High Intensity Interval Training (HIIT) has been a hot fitness topic for a while now. Numerous studies have shown the benefits of short bursts of training at high intensity. This makes for catchy headlines and appealing claims for quick workouts and reduced training times (a few minutes a week?) but one reality that often gets lost in the hype is the relationship between rest and intensity.
HIIT is typically written as work time periods and rest time periods. This is sometimes written as a ratio (e.g., 2:1) or, more often, in actual time (e.g., 30-15 meaning 30 seconds of work to 15 seconds of rest which is an example of a 2:1 ratio). The only HIIT timing with a cool, widely-recognized name is "Tabata" which refers to a study in 1996 led by Dr. Izumi Tabata that used 20 seconds of work with 10 seconds of rest for 8 rounds for a total of 4 minutes (often referred to as the "Tabata protocol").
What often gets lost is the level of intensity. In studies, this is usually measured as a percentage of VO2 Max although some use a simpler percentage of maximum heart rate (MHR). The simplest measure is Rate of Perceived Exertion (RPE) which has the exerciser self-assess the intensity level.
The problem arises when people sacrifice intensity for shorter rest periods. Take, for example, the "Insanity" workout program, which says:
You work flat out in 3 to 5-minute blocks, and take breaks only long enough to gulp some air and get right back to work. It's called Max Interval Training, because it keeps your body working at maximum capacity through your entire workout.
Sounds great! Except you can't work at "maximum capacity" for 5 minutes or even 3 minutes. The current world record for the 100 meters sprint is 9.58 seconds, the 200 meters record is 19.19 seconds (almost exactly twice the 100m time although there's a running start into the second 100 meters), the 400 meters record is 43.18 seconds, the 800 meters record is 1:40.91 (or 100.91 seconds) and the 1600 meters (1 mile) record is 3:43.13. If the human body could work at "maximum capacity" for 3 minutes, the 1600 meters record would be about 2:40.
One could try to argue that the term "maximum capacity" is used as the maximum a person can do for the time; e.g., the most work a person can do for 3 minutes. But of course, that's nonsense, as it renders the phrase meaningless. Why not go at "maximum capacity" for 20 minutes and skip the breaks altogether?
The Insanity program is hardly alone. "Tabata" is used to describe all sorts of activities that are not high-intensity. There are even "Tabata" warm-ups! These are not warm-ups for Tabata protocol workouts but warm-ups with 20 seconds of activity followed by 10 seconds of rest repeated 8 times. Heck, why not Tabata TV watching? 20 seconds with eyes open, 10 seconds closed. It's ridiculous, as is the notion of doing two "Tabatas" back-to-back. The Tabata study used supra-maximal intensity (170% of VO2 Max). In other words, it was really freakin' hard.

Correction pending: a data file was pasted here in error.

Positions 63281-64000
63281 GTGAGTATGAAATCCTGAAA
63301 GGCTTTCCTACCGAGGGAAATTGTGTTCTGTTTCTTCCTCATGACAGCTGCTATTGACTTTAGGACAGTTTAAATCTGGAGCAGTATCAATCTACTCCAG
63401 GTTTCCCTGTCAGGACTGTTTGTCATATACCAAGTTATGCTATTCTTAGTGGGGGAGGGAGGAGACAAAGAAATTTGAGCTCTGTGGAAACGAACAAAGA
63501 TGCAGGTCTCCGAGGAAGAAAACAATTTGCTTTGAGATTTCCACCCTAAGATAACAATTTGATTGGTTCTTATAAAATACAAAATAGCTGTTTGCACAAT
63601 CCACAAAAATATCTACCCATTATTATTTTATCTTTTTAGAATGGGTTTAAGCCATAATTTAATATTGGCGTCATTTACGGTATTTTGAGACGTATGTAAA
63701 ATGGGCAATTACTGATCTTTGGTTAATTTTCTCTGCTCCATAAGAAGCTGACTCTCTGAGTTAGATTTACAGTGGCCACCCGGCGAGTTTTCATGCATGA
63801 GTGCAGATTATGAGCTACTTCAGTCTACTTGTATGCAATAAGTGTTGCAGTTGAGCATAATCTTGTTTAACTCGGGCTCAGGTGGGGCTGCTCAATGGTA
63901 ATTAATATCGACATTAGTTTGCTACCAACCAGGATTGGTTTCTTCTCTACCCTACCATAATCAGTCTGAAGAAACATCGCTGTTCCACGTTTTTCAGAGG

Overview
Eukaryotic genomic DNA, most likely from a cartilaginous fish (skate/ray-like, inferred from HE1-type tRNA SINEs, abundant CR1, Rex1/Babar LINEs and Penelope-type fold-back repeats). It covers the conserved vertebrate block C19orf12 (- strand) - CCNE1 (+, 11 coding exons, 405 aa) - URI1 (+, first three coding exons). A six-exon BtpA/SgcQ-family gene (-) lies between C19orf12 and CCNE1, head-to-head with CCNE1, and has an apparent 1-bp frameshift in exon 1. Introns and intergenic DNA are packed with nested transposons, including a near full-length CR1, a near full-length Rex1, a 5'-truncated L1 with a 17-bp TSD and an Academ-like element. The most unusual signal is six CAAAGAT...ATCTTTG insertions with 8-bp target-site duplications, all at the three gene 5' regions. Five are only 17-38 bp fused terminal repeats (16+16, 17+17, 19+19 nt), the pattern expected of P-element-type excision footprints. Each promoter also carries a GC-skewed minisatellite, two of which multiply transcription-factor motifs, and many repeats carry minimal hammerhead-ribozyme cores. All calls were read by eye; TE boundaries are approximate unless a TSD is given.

And that leads to the point of this post. (You knew there was one, right?) And that is:
There is an inverse relationship between intensity and rest.
If you want to do intervals at a high intensity, you need to rest appropriately between intervals. To some extent, conditioning can reduce required rest times. An out-of-shape person will require more time to recover from a high-intensity work interval than a fit person. But this doesn't scale. For example, in weightlifting, the best lifters need more time to recover between lifts because they're able to do more work (lift more weight for more reps) than an inexperienced lifter. We see the same thing in wapping, where an experienced person can hit Muay Thai pads much more forcefully than a beginner.
Or ask an Olympic 200-meter sprinter to run another race after just 10 seconds of rest...and keep doing that for 8 races. That would be like a "Tabata" workout except that every race after the first would take longer than 20 seconds (eventually a lot longer), and making it through all 8 (without pacing) would be like a near-death experience (or living with cats).
Recently, "Rest-based Training" (RBT) has gained some popularity. It's a "new" approach to training whereby you can rest as much as needed in order to perform the next exercises. While hardly a new or radical concept, it did fly in the face of the common personal trainer practice of recommending fixed rest periods for clients. This can still sort of work if the client reduces the intensity of the exercise. But then you lose the benefits of intensity, and at some point you wind up doing the TV-watching workout (which, of course, is not a "workout" at all). Fixed rest periods can still work well when they are tailored to the individual, and resting until ready is common practice amongst experienced weightlifters. RBT can be useful for beginners. The important thing (to this post) is that it acknowledges the inverse relationship between intensity and rest.
HIIT is an excellent training method when done correctly, which means with high-intensity. (It's in the name!) And that means using adequate rest periods.
Be seeing you.